In the future, the Internet of Things, Services and People will enable innovations in other sectors, such as game design, to be incorporated into the industrial environment. An excellent example of cross-sector incorporation would be the use of "smart glasses" to enhance the efficiency and safety of maintenance work.
Safe human-robot cooperation Major advances in robotics will mean that robots will become colleagues for humans. ABB's YuMi is the first robot in the world capable of safely working alongside humans. YuMi was developed to provide the flexibility and dexterity required in the industrial production of electronics.
Remotely controlled robots The robots at Metsä Board’s Simpele paper-
board mill are monitored using the ABB
Robotics Remote Service. Each robot in the
facility has its own 3G modem. Scheduled
backups are created of programs and parame-
ters currently used by every robot. This allows
abnormalities to be detected remotely and any
necessary maintenance and repair work to
begin before any interruptions occur.
People will still have a key role in the future of industry: it takes a person to control, monitor and make decisions. ABB YuMi® ("You and Me") is the first robot in the world capable of safe cooperation with humans.
Smart monitoring of frequency converters Drivetune, ABB’s smartphone application, can
now be used to remotely adjust frequency con-
verters. Technicians can use their smartphones
as control panels to set and adjust control val-
ues. Equipment maintenance will be faster,
easier and safer, as there is no need to go to
dangerous and difficult areas.
YuMi can take on assembly tasks with two hands. It can both touch and see. The robot has special flexible hands and an innovative sense of touch that
make it a safe colleague for humans.
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Factories of the future Automated from order to delivery
In the smart factories of the future, processes take place in real time, production is flexible, and the entire value chain is automated from order to delivery. Production can be monitored remotely and customer orders and manufacturing handled automatically, even at night. This future has already arrived at ABB’s switch production plant. The plant benefits from improved competitiveness, more reliable deliveries, better quality and happier staff.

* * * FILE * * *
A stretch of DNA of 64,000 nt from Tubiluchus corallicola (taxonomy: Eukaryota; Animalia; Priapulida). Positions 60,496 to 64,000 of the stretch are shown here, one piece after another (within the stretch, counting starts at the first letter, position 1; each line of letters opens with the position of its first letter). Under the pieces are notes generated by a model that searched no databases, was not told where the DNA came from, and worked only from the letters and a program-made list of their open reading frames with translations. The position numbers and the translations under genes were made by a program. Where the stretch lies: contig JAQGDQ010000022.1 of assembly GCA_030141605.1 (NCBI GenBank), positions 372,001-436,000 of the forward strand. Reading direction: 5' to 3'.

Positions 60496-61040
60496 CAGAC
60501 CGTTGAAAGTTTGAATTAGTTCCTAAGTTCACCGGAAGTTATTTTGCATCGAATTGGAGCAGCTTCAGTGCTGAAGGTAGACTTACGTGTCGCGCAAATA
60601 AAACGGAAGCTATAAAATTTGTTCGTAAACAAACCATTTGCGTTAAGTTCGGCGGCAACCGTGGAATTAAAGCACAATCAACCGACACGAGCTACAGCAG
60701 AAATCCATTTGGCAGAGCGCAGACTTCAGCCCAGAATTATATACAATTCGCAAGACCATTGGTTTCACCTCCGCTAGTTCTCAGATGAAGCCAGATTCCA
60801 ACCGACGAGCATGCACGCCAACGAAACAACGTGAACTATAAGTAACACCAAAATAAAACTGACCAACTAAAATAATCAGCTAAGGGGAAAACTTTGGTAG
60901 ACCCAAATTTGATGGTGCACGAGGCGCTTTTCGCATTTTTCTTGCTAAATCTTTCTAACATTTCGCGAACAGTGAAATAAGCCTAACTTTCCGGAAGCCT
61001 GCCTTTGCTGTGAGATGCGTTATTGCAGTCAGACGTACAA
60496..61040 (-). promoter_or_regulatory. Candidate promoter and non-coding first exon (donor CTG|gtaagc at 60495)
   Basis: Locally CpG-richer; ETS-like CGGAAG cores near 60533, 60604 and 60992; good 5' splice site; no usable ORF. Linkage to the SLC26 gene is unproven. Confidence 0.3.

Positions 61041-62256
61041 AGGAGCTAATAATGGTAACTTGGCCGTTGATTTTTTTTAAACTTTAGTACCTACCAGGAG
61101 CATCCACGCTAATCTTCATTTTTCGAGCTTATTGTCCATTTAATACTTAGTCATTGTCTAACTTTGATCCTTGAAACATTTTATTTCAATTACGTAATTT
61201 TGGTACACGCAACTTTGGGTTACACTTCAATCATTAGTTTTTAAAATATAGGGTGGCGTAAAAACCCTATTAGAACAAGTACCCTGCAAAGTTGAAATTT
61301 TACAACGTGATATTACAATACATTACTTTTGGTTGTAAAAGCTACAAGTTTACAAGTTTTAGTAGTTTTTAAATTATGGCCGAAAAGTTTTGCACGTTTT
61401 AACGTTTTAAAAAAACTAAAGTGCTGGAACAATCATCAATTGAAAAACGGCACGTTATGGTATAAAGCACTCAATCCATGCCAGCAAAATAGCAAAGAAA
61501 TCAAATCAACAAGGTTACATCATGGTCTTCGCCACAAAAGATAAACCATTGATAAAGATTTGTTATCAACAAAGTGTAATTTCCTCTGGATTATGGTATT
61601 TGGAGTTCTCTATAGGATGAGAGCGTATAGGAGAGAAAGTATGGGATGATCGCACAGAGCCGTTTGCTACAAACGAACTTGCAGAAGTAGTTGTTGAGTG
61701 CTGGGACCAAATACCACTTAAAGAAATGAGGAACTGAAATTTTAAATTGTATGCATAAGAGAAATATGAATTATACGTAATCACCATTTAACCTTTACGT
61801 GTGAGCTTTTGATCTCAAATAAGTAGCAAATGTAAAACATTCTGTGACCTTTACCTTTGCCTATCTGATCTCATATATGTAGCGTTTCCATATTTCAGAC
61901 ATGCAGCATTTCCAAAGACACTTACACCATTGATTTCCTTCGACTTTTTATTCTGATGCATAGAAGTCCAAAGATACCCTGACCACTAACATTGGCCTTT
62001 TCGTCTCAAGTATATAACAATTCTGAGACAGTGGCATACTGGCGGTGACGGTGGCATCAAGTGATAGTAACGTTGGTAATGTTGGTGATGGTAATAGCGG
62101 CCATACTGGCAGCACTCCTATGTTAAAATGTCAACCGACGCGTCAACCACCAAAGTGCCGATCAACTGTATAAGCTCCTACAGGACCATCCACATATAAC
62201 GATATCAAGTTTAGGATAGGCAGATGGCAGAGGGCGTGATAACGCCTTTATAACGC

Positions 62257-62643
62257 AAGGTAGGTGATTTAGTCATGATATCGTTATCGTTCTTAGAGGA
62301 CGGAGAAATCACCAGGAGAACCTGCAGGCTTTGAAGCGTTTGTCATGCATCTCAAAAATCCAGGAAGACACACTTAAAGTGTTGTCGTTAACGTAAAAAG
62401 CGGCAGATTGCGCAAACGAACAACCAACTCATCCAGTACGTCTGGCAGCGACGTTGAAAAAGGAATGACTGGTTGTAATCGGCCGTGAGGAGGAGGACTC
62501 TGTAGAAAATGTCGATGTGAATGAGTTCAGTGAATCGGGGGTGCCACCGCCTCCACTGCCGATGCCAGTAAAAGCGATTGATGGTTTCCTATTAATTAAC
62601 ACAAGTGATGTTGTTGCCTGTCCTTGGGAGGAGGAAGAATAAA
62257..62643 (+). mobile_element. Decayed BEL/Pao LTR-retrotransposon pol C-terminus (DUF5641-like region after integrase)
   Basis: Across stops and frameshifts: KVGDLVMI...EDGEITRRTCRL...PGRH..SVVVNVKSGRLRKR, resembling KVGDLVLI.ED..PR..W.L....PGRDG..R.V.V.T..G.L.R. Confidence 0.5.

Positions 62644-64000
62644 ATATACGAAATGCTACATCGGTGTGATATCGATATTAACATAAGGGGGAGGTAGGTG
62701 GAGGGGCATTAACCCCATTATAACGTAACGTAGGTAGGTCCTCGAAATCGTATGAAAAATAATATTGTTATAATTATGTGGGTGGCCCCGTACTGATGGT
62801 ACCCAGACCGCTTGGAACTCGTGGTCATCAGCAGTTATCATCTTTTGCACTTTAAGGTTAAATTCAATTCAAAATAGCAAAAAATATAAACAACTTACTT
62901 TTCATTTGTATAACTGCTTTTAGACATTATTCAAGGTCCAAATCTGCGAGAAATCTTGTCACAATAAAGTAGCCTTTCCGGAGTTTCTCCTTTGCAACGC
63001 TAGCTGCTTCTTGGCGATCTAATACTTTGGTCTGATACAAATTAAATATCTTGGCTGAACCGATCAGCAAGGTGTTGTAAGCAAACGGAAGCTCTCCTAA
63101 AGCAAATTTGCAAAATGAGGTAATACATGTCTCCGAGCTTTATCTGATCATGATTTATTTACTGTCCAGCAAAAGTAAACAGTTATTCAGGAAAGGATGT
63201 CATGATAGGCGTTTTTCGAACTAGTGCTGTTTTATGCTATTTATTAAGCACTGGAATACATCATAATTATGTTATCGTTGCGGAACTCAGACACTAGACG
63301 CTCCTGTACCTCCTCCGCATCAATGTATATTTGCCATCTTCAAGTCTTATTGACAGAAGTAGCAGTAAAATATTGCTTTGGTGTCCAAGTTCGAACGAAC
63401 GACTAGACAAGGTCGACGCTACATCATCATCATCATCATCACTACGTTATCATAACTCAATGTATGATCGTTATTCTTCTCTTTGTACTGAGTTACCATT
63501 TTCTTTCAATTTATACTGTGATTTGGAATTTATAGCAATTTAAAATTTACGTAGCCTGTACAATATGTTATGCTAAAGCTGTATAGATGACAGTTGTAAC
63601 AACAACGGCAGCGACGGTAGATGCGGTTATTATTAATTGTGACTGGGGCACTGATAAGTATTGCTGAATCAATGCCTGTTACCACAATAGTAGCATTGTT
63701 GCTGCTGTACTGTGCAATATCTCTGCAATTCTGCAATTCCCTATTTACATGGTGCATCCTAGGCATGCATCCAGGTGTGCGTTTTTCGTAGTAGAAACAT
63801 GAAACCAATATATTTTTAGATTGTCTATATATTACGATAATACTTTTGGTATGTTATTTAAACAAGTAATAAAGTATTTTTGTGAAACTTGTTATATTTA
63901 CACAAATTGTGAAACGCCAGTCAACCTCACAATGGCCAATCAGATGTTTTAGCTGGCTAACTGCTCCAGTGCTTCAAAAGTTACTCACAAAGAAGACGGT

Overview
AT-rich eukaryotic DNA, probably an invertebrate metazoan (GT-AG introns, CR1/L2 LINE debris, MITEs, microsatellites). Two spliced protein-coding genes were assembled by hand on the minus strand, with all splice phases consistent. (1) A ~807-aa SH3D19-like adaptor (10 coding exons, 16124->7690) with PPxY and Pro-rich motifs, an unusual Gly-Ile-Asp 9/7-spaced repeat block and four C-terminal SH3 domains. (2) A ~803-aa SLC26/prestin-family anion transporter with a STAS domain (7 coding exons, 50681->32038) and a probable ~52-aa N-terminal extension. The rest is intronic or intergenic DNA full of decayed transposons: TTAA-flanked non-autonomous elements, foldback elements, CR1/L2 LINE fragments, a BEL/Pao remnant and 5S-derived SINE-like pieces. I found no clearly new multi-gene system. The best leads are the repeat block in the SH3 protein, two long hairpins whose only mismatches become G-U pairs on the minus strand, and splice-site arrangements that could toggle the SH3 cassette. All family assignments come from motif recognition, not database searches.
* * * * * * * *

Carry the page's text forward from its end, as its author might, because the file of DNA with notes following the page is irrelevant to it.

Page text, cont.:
There are 22 robots working safely alongside humans at ABB’s Breakers and Switches plant in Vaasa Finland. Two more robots will be added in 2015. The plant is largely automated, and auto- mation is used throughout the order-delivery process chain. The plant has applied automation to functions from material procure- ment to switch assembly and logistics. Automation has increased the reliability of deliveries, competitiveness and profitability, as well as reducing the amount of sick leave.
The vision for 2020 is to have the entire value chain highly auto- mated, from order to delivery. People will not become obsolete: humans will be needed to control and monitor the automation systems and to make decisions. Complex products will also still require manual assembly.
RFID eliminates bottlenecks The switch production plant uses RFID gates to register every shipments both in inbounding and outbounding logistics. As com- ponents arrive, they are unloaded by automatic conveyors and sorted for reception, where they will be picked up by automated guided vehicles (AGVs) and put in storage or a production cell. The use of RFID prevents bottlenecks and human logging errors and enhances the accuracy of the inventory.